Turning to the merits, in an appeal to the Commissioner, a petitioner has the burden of demonstrating a clear legal right to the relief requested and establishing the facts upon which he or she seeks relief (8 NYCRR 275.10; Appeal of P.C. and K.C., 57 Ed Dept Rep, Decision No. 17,337; Appeal of Aversa, 48 id. 523, Decision No. 15,936; Appeal of Hansen, 48 id. 354, Decision No. 15,884). 

Petitioner’s allegation that the in-school and extracurricular suspensions were excessive is without merit.  In cases of student discipline, the sanction imposed must be proportionate to the severity of the offense involved.  The test to be applied in reviewing a penalty is whether it is so shocking to the conscience as to warrant substitution of the Commissioner’s judgment for that of the board of education (Appeal of K.P., 61 Ed Dept Rep, Decision No. 18,055; Appeal of C.N. and C.N., 60 id., Decision No. 17,954).  The record reflects that the student was previously suspended for using a vape device on school property in May 2021.  Under the circumstances, I do not find a three-day in-school suspension for a second instance of vaping on school property to be excessive (see generally Appeal of D.K., 58 Ed Dept Rep, Decision No. 17,539).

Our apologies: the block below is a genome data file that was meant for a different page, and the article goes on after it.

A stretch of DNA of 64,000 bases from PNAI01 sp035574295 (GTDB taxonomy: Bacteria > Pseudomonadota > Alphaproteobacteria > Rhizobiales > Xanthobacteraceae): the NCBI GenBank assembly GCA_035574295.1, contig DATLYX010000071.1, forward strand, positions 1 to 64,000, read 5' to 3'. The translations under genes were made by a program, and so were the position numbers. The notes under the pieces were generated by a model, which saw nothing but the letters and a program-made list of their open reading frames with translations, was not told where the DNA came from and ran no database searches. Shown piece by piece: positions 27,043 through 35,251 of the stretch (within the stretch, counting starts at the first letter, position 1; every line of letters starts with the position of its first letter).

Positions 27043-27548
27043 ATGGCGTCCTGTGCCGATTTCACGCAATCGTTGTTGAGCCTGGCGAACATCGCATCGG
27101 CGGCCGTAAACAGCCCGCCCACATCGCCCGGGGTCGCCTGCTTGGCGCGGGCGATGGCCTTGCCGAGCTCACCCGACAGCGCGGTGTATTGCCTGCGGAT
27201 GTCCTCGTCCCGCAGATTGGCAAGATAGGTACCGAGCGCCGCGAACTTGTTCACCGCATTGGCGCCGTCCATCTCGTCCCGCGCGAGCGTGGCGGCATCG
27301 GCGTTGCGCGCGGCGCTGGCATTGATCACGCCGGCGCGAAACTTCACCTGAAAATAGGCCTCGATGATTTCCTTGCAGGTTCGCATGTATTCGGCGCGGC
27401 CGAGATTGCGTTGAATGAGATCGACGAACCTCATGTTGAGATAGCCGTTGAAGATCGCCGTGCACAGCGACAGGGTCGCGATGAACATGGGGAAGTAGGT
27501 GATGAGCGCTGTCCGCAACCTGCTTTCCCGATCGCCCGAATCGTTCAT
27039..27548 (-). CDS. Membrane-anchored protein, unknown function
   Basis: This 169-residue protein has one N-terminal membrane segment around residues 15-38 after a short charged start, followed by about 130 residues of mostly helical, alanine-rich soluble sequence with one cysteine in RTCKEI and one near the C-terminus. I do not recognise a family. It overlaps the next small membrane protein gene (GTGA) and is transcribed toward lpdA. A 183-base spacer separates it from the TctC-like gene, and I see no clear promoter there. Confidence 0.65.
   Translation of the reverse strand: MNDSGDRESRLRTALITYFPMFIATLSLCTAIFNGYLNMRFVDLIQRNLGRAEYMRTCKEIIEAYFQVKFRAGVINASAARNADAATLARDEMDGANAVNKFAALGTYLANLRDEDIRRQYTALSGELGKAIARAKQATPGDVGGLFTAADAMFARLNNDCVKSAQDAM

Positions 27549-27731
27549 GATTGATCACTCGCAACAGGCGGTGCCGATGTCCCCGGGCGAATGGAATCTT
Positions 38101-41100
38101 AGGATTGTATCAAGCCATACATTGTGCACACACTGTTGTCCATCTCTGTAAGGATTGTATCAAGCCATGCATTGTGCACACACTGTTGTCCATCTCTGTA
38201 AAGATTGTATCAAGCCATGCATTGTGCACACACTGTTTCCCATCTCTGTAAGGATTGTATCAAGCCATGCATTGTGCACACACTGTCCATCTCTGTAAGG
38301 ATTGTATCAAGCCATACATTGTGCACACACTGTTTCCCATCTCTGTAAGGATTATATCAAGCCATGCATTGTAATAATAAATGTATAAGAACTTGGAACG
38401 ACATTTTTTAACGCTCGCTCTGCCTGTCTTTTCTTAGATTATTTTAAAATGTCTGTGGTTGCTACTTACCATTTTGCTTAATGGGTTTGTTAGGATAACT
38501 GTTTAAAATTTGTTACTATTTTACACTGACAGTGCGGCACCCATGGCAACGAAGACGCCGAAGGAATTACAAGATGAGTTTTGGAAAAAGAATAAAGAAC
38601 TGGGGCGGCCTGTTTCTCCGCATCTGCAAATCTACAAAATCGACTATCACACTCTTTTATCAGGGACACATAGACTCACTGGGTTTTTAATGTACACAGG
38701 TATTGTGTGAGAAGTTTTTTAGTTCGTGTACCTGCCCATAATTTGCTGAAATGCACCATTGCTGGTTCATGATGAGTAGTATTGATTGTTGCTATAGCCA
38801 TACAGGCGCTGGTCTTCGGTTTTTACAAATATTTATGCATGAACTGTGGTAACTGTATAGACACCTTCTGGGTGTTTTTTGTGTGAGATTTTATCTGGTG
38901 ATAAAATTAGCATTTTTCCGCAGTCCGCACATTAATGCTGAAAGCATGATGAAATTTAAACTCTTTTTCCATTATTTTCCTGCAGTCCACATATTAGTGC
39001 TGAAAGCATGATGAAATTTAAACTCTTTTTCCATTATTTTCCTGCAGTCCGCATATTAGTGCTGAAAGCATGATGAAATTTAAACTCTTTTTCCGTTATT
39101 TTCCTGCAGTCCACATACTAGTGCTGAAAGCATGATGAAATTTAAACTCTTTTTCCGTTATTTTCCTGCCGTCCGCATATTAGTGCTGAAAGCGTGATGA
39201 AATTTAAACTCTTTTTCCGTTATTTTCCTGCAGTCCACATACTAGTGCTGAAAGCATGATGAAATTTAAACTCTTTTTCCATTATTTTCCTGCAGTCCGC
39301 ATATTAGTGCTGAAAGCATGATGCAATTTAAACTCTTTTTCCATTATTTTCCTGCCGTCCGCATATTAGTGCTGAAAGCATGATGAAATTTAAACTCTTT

As for the student’s athletic suspension, a board of education has broad authority to establish reasonable standards of conduct for participation in extracurricular activities, and the Commissioner will not overturn such standards or the board’s application thereof absent an abuse of discretion (Appeal of T.T. and K.T., 52 Ed Dept Rep, Decision No. 16,386; Appeal of M.K., 48 id. 462, Decision No. 15,916).  Here, both the student and his mother reviewed and signed a “Student Participation Agreement,” which mandates that, for a second instance of misconduct, a “student/athlete will be suspended from athletic eligibility for thirty (30) school days or the balance of the sports season, whichever is longer.”  It is undisputed that the student twice used a vape device on school grounds.  Thus, respondent reasonably suspended the student for the remainder of the spring 2022 sports season.